Golf greens are among the most highly managed turf areas to be found. Not only are they subject to the variables of nature, they must withstand compaction from concentrated foot traffic and exhibit infiltration rates sufficient to absorb heavy rainfall without ponding while still retaining water and nutrients for optimum turf growth. In addition, maintenance costs are very carefully monitored with golf greens and there can be very little interruption of play for golfers.
The Role of Perlite in Golf Greens
The unique physical characteristics of horticultural Perlite make it an ideal material for renovating golf greens. When horticultural Perlite is added as a constituent of the soil in golf greens, Perlite particles interface with each other and other soil constituents to create air passages through the green. These air passages provide oxygen to turf roots which is essential for good turf growth. In addition, these air passages permit excessive water to drain rapidly thus eliminating ponding and allowing play to proceed sooner following heavy rain. In addition, the horticultural Perlite eliminates soggy greens which can be easily damaged.
Although horticultural Perlite aids drainage, the unique particles enable horticultural Perlite to retain an optimum amount of water on their surfaces. This surface configuration retains water and water soluble nutrients making it available to the turf as need.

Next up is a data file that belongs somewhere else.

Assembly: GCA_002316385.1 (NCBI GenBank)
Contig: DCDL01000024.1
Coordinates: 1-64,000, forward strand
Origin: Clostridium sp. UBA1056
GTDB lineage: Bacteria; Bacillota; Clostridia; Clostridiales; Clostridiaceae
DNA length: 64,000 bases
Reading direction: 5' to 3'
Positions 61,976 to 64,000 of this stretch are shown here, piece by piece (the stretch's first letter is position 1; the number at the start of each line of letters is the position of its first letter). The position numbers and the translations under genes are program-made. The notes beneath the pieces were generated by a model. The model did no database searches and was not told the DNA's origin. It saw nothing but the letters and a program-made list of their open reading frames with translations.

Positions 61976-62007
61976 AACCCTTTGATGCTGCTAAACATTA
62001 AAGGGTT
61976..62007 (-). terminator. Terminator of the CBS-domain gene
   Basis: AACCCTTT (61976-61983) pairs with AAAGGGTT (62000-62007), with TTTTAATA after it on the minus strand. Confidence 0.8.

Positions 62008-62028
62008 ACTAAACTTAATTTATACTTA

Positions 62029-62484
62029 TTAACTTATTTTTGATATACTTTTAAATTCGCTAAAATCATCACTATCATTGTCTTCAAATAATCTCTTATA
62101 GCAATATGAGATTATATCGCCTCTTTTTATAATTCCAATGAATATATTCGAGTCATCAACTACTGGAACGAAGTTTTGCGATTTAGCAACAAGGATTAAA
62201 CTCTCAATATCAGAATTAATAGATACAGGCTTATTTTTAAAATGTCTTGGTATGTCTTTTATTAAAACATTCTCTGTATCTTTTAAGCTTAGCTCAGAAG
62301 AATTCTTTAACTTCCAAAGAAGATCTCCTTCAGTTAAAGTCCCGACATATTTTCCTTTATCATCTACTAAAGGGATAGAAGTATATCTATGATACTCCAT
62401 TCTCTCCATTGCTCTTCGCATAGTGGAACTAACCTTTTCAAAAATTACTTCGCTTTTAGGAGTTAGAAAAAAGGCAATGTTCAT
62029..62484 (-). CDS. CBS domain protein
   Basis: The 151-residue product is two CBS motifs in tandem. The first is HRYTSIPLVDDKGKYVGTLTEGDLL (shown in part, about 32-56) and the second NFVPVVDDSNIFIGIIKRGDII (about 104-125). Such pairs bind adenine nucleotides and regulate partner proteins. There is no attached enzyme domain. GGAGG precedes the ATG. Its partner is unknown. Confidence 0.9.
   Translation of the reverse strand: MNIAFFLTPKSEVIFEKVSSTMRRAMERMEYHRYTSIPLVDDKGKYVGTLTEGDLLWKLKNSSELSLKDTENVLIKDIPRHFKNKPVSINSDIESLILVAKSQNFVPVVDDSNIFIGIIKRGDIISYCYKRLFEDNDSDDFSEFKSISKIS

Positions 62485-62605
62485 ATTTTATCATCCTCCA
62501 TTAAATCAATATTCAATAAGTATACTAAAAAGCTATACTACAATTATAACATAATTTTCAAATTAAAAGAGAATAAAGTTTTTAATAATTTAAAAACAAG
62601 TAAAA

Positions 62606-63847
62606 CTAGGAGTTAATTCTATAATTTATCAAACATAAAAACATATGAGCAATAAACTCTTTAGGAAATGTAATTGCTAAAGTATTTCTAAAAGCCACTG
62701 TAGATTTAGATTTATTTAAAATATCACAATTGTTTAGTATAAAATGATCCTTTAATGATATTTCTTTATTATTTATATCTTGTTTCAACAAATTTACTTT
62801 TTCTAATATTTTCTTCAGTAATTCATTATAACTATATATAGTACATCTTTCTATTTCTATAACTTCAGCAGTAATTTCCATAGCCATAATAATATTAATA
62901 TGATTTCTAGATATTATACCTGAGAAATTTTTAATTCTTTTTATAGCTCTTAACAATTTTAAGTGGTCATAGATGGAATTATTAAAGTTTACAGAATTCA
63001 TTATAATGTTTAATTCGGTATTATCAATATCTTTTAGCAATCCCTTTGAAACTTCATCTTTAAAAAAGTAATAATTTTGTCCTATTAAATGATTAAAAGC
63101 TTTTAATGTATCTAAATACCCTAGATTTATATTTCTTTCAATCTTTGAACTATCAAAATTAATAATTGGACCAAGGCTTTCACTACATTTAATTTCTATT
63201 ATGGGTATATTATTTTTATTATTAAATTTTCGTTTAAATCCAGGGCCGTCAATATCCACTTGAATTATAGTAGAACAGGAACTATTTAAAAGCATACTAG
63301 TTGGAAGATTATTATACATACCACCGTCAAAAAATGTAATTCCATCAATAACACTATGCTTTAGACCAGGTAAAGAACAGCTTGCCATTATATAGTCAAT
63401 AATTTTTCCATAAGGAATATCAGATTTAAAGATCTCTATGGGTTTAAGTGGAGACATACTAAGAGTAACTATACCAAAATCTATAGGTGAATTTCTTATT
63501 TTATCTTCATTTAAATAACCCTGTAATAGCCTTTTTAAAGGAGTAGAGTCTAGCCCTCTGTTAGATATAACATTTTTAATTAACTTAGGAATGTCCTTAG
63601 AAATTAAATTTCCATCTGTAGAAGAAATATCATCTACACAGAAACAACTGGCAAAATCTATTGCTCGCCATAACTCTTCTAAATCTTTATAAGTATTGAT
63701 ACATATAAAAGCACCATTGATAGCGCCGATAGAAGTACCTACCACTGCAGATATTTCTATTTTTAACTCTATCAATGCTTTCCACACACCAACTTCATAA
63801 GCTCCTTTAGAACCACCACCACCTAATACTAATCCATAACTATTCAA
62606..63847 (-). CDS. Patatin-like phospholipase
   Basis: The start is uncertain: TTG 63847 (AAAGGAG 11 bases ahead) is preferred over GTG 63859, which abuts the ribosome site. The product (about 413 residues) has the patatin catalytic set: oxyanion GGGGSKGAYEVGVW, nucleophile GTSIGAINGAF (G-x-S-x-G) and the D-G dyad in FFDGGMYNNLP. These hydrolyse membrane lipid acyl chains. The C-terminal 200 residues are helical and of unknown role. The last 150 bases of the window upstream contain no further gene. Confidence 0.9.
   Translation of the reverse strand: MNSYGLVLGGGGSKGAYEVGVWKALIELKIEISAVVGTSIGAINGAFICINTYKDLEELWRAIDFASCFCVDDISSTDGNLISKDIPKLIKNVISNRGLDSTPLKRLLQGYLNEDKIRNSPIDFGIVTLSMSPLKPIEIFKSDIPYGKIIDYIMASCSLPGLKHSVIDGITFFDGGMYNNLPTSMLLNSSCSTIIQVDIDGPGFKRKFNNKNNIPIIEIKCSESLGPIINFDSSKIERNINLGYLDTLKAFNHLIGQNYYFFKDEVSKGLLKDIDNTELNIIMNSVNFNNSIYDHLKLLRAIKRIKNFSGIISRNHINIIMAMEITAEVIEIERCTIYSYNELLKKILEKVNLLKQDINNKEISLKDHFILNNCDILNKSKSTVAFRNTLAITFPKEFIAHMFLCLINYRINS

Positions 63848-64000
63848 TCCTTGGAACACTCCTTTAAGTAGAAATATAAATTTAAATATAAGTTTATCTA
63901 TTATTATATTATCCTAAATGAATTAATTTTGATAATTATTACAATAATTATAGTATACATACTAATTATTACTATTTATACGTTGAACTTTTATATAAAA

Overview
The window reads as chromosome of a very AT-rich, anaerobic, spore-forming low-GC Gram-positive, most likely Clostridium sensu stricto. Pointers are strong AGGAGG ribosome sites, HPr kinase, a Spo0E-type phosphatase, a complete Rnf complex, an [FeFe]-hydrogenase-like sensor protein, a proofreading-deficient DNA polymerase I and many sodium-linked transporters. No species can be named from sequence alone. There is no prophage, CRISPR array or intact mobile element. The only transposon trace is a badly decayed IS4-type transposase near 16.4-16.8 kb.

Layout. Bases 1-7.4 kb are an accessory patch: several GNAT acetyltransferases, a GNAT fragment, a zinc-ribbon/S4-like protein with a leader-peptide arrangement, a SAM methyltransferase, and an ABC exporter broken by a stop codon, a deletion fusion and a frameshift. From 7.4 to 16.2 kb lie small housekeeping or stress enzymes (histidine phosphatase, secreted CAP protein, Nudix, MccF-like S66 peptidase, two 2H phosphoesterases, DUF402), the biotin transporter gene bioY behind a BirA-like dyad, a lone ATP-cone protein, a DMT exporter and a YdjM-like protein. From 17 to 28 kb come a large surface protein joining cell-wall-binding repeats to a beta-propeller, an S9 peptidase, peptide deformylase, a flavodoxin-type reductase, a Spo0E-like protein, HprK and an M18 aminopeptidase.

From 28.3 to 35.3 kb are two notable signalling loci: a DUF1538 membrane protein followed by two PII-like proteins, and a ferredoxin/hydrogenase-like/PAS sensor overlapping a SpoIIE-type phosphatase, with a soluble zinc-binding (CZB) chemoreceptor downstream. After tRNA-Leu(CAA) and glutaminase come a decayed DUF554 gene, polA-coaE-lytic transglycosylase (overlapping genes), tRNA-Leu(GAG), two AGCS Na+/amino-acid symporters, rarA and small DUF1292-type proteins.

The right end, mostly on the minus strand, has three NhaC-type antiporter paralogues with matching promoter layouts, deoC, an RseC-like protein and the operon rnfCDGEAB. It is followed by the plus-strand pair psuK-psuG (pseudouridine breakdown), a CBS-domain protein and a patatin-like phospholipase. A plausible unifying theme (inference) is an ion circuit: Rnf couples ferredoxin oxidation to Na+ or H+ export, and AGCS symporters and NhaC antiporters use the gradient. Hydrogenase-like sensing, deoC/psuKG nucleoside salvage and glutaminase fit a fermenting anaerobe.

Ideally, the best method of incorporating horticultural Perlite into golf greens is as the greens are being constructed. There are literally thousands of existing greens, however, that can take advantage of the benefits of horticultural Perlite through a renovation procedure.
“Since applying Perlite we have noticed improved drainage and less compaction in our most difficult greens and better moisture retention in all our greens.” (Ron Bivins, Assistant Gold Course Superintendent, Salisbury Country Club, Salisbury, North Carolina)
In one technique used to renovate a golf green with horticultural Perlite, plugs of turf 20 mm in diameter and 250-300 mm long, spaced on 100 mm centers, are removed from the green. Turf plugs and plug debris should be thoroughly removed so that plug holes are not subsequently refilled by this material.
Horticultural Perlite is then spread on the green and swept into the plug holes until the holes are approximately 1/3 full. In the final stage, sand is spread over the green and swept into the plug holes until they are filled. As a result of play, irrigation and rainfall, the horticultural Perlite will migrate into the soil surrounding the plug holes to completely treat the green. Since horticultural Perlite is an inorganic material, it will not rot or deteriorate but will continue to perform year-after-year. Actual years of service before another treatment is required will depend on many factors such as amount of play, soil structure, irrigation, and rainfall.